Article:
Posts Tagged ‘The Humble Indie Bundle’

Mac And Linux Users Also Buy Games

By Jim Rossignol on February 28th, 2011.


That was the message from philanthropic pay-what-you-want Humble Indie Bundle post-mortemers Jeffrey Rosen and John Graham, who were speaking at the IGF earlier today. The pair revealed that Mac and Linux accounted for fifty percent of revenue from the bundles, with Linux users being the most generous overall. Was this just because the game-starved Linuxers were so grateful to be included? Maybe, but it’s still an interesting lesson for the indie circuit that these kinds of deals work so well with non-Windows platforms: “We recommend developers support Mac and Linux,” said Rosen, after revealing that the two bundles had, in total, raised $3m, with $1m of that going to charities Child’s Play and the Electronic Frontier Foundation. (We previously analysed some of the breakdown of this cash-haul here.)

So, Mac and Linux users, do you also read RPS?

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Humble Bundle 2: Humble Harder

By Alec Meer on December 14th, 2010.

You may recall this Spring’s Humble Indie Bundle, in which an assortment of delectable indie treats lined up and asked for however much/little you were willing to offer them, then duly forked over a portion of proceeds to Child’s Play and the EFF. It sold rather well, and there was much rejoicing. It was an epochal moment, which could never possibly happen again.

Somehow, it’s happened again. Five super indie games, at a price of your choosing.
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Humble Indie Bundle Makes Bundle

By John Walker on May 12th, 2010.

Happy face.

Perhaps you need to hear some good news. Here’s some now. You might remember we told you about the Humble Indie Bundle. (We really did. Could people maybe stop emailing us about it now? Please?) You can get World of Goo, Aquaria, Lugaru, Gish and Penumbra Overture, DRM free, for whatever price you choose. It’s $80 worth, at the price of your choosing. And now it comes with Samorost 2 as well! You can choose what proportion of what you pay reaches the two charities the project is supporting, Child’s Play and The Electronic Frontiers Foundation. And that’s not the good news. The good news is they’ve so far, in one week, been voluntarily paid $1,066,880, with 31% of that reaching the charities. Even more, Aquaria, Gish, Lugaru HD, and Penumbra Overture have now pledged to become Free Software – i.e. their source code available for anyone to use in any way they wish, published under GNU licenses.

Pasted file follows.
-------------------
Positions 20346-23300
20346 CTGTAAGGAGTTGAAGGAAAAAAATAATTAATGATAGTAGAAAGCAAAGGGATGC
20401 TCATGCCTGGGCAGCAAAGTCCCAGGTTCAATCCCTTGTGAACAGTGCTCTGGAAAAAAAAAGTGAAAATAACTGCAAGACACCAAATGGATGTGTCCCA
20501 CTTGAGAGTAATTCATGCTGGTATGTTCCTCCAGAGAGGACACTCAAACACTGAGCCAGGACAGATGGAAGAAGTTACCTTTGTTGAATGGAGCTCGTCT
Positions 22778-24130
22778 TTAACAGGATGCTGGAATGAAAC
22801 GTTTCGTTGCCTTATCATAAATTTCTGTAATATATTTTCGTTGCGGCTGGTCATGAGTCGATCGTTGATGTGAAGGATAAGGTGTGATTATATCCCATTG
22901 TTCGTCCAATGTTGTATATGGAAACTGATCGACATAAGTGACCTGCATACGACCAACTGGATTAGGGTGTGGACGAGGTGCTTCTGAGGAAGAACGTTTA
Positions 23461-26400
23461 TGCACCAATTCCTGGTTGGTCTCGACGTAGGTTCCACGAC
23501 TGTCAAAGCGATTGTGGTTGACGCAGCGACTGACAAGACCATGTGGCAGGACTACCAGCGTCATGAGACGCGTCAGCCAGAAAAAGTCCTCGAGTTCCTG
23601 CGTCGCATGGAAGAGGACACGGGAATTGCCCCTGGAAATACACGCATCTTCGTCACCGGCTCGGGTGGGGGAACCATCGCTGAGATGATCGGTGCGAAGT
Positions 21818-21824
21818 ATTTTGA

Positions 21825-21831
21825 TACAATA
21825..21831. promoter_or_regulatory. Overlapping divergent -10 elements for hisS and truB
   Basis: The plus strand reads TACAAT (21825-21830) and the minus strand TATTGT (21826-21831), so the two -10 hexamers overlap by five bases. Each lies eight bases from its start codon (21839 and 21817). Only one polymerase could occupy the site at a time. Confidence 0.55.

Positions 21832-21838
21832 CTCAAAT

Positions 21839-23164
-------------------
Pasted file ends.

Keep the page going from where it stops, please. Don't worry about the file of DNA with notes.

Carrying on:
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Mega-Philanthropy: Humble Indie Bundle

By Alec Meer on May 4th, 2010.

Media reportage still has it that Radiohead’s pay-what-you-want experiment a couple of years back was somehow a disaster. Independent gaming has roundly proved the lie: more devs than we can keep up with have offered PWYW deals recently, so clearly something’s going right. It’s good news for gamers too. The Humble Indie Bundle, though, is yer bona fide motherlode. World of Goo, Aquaria, Lugaru, Gish and Penumbra Overture: a collection of the last few years’ finest indies, yours for however many groats you think you can spare. Phenomenal, basically. Better still, a third of the proceeds go to Child’s Play and the Electronic Frontier Foundation apiece. Well, by default, You can request that the whole lot goes to charity if you like. Games and kindness: a winning and natural formula (and one that the shrieking anti-games media will never, ever cover.) The deal’s over here, and below the cut is a knowingly rubbish half-rap to promote it.
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